Niklaus Manuel Deutsch is an artist all but forgotten in the modern age. I’m not claiming this is some great travesty, for his work, while quite good, is not necessarily outstanding, nor was he particularly prolific. In fact, Manuel abandoned painting and etching in the last decade of his life to focus on poetry, play writing, and one of the trickiest arts of all, politics. Had he stuck with one or two disciplines perhaps he might have produced a single work that endured through the ages, as opposed to creating many worthy but unexceptional pieces that have been swept away in the great flood of history, occasionally bobbing to the surface in this coffee table book or that academic tome on plays of the Swiss Renaissance. Of course, that’s simple conjecture–it’s entirely possible that had Manuel lived an extra thirty years and painted every single day of every single one of them he may never have produced anything more memorable than what we already have of his work. It is possible, uncharitable an observation as it is to make about any artist, that the man was simply not a genius, not a savant, that he was as good an artist as he ever could have been. (more…)
Posts Tagged ‘Art’
I hate to see a good series of covers come to a close, but I can’t be too sad because Avery Cates is finishing with a bang…or, more accurately, with SILVER INK. This is a case where the cover jpeg just doesn’t do the image justice, because there’s just no way to show you the metallic silver hotness this cover will convey in print. Just trust me.
The Final Evolution by Jeff Somers is the 5th Avery Cates book and if you have been enjoying the series so far you certainly won’t be disappointed. If you haven’t been reading the series yet — I understand, there are some readers out there that can’t stand being tortured by open-ended series and will only read series as a set — now is the time to get started!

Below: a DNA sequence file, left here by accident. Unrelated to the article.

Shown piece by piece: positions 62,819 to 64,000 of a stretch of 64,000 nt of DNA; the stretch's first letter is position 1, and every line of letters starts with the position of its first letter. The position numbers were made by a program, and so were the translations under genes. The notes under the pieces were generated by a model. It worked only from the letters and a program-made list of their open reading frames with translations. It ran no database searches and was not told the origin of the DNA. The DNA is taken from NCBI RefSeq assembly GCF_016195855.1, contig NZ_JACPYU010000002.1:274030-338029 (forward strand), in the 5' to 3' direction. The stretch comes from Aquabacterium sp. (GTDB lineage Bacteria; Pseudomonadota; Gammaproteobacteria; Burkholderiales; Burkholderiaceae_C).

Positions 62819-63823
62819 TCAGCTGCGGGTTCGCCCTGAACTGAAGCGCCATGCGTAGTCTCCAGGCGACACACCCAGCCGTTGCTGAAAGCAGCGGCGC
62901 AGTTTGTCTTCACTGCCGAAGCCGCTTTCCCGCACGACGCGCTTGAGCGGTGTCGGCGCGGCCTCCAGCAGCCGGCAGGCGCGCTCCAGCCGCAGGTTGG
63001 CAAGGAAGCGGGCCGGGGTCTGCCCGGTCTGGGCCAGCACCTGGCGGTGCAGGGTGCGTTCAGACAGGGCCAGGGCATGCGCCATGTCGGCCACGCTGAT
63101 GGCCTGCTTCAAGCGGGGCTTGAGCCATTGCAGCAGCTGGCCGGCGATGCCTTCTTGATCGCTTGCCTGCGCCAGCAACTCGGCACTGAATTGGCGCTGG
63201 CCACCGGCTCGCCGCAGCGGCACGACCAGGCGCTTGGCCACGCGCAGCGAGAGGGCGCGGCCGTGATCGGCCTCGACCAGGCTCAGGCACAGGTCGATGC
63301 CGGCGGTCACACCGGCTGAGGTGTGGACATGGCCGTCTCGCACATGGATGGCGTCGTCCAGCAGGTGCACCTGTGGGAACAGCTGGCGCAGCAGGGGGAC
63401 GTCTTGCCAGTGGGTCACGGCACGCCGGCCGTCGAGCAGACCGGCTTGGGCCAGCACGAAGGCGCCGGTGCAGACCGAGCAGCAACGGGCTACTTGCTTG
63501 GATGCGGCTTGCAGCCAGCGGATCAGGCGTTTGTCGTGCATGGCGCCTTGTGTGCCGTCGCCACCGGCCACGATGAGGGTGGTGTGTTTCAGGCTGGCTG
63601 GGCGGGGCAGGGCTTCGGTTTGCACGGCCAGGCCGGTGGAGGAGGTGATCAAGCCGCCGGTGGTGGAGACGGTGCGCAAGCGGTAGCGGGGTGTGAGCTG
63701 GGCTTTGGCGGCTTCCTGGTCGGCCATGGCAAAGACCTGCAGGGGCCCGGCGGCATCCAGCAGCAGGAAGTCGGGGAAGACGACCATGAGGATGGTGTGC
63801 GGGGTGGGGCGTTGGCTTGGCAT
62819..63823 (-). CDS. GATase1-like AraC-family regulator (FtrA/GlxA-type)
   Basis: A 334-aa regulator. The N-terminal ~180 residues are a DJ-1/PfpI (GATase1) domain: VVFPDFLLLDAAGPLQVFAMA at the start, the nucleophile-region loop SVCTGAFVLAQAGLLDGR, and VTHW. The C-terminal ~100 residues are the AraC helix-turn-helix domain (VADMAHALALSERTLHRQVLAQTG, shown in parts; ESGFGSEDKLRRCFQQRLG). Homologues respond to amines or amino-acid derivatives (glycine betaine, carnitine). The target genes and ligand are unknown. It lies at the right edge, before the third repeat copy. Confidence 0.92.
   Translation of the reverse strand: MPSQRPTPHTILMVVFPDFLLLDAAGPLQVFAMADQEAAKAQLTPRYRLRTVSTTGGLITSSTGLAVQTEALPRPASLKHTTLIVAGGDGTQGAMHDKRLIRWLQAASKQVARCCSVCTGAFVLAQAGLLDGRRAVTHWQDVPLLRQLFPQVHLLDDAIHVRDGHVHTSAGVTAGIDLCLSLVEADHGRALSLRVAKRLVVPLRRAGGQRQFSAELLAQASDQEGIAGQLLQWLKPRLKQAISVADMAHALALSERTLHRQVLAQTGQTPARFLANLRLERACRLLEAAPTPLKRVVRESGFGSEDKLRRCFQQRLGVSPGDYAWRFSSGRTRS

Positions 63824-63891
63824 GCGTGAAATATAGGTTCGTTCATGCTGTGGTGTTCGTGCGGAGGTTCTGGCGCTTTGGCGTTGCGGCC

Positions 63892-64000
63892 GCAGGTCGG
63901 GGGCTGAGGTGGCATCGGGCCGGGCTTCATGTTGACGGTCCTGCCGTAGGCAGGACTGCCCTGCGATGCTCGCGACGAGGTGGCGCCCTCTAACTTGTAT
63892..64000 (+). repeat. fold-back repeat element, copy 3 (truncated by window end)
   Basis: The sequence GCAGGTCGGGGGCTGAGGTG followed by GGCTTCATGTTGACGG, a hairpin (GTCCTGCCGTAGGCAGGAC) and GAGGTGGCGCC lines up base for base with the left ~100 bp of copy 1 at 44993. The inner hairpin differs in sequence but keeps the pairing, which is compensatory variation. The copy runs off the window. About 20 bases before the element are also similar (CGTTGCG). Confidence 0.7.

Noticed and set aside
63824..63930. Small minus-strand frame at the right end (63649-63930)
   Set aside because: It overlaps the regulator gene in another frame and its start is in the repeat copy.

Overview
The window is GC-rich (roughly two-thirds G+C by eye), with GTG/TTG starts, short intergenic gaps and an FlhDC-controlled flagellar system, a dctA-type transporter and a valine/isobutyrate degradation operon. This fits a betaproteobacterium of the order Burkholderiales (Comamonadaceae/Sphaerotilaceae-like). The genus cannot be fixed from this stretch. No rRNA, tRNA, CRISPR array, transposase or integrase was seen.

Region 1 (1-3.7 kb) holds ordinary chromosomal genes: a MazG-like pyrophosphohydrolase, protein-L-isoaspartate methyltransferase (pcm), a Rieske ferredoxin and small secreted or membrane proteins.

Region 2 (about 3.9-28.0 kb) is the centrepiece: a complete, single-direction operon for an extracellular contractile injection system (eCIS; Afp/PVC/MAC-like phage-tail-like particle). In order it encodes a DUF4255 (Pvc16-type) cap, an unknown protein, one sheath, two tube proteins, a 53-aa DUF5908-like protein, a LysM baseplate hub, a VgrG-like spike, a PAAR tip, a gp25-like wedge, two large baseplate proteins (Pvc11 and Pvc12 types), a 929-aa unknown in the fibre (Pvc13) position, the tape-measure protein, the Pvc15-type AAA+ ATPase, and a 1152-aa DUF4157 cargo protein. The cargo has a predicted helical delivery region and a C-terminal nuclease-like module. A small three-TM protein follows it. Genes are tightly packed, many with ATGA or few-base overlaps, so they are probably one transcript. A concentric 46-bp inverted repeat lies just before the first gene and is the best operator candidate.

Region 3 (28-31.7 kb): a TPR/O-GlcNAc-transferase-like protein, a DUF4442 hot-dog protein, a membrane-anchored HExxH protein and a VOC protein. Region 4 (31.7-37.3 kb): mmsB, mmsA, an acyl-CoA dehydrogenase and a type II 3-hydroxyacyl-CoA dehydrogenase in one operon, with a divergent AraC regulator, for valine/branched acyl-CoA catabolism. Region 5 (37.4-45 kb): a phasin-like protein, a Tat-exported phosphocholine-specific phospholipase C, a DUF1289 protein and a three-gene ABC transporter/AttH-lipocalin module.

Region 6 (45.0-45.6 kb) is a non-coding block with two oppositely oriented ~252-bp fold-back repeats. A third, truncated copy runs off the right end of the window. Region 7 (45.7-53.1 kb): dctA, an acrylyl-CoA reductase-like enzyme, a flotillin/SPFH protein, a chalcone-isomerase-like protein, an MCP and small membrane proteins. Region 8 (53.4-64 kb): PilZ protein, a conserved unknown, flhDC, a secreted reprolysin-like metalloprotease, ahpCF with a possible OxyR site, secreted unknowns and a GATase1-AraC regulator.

After the jump, I’ll give you a bit of a teaser and all the covers in the series… (more…)
Here’s a fresh new cover launch for everyone this gloomy Monday. For your viewing pleasure, I give you GERMLINE by T. C. McCarthy. It’s a story about a journalist in the vein of Hunter S. Thompson who is embedded with a group of US soldiers in a near-future war. It’s a fabulous look at what a war in the future could be like, but the perspective of the character we see it all thru keeps it really grounded and human. It reminded me simultaneously of The Forever War by Joe Haldeman, Starship Troopers by Robert A. Heinlein, and the Transmetropolitan comics written by Warren Ellis. The author has experience in the CIA and works in biotechnology, so the books are amazingly well-informed, and plausible.
What’s also cool is we just finished the cover for Book 2 (no, I can’t show you yet) and the story is awesome. This is definitely going to be a series to keep up with. Each book is going to be told from the perspective of a different person in the war.
Anyway, back to the art! Steve Stone did the photoillustration and I just love the tone and texture. It definitely says military, definitely says future-but-not-too-far, and it really captures that there’s more going on under the surface here. I love the textures Steve worked in.
Here’s a little teaser: (more…)
Mr Shivers, the critically acclaimed horror debut from Robert Jackson Bennett, is released in paperback today. Chronicling one man’s journey through the Depression blighted Texan Dustbowl in search of the mysterious, scarred vagrant who murdered his daughter, the book is a must read for fans of old school horror, literary dystopia or anyone looking for something to knock their socks off this autumn. To celebrate the paperback release of Mr Shivers we have 10 copies of the book to giveaway. (more…)
Cyberpunk is not really my cup of tea, so I was surprised when I got into This is Not a Game as much as much as I did. It’s all about connectivity, and how fast information and communication flies around the world now. There was of course also a cool thriller plotline along with it. Deep State is the next book by Walter Jon Williams, and picks up with the heroine & story of This is Not a Game. If you like William Gibson and Snow Crash-era Neal Stephenson, then you should check out these books. (more…)
Tricia Sullivan is the Arthur C. Clarke Award-winning author of an impressive body of work, including Maul, Double Vision and Sound Mind. Here’s just a sample of the praise that has been heaped upon her work:
‘A challenging, disturbing, often compulsive read’ Time Out
‘Tricia Sullivan returns to science fiction not a second too soon . . . I haven’t enjoyed a book so much in a long time’ Guardian
‘Painfully gripping throughout – read it if you dare’ The Times
‘Maul confirms an increasingly badly-kept secret – Sullivan is one of the best and most ambitious SF writers around’ Dreamwatch
‘Intelligent, sensitive and engrossing . . . You’ll be thinking about it long after you’ve finished reading’ SFX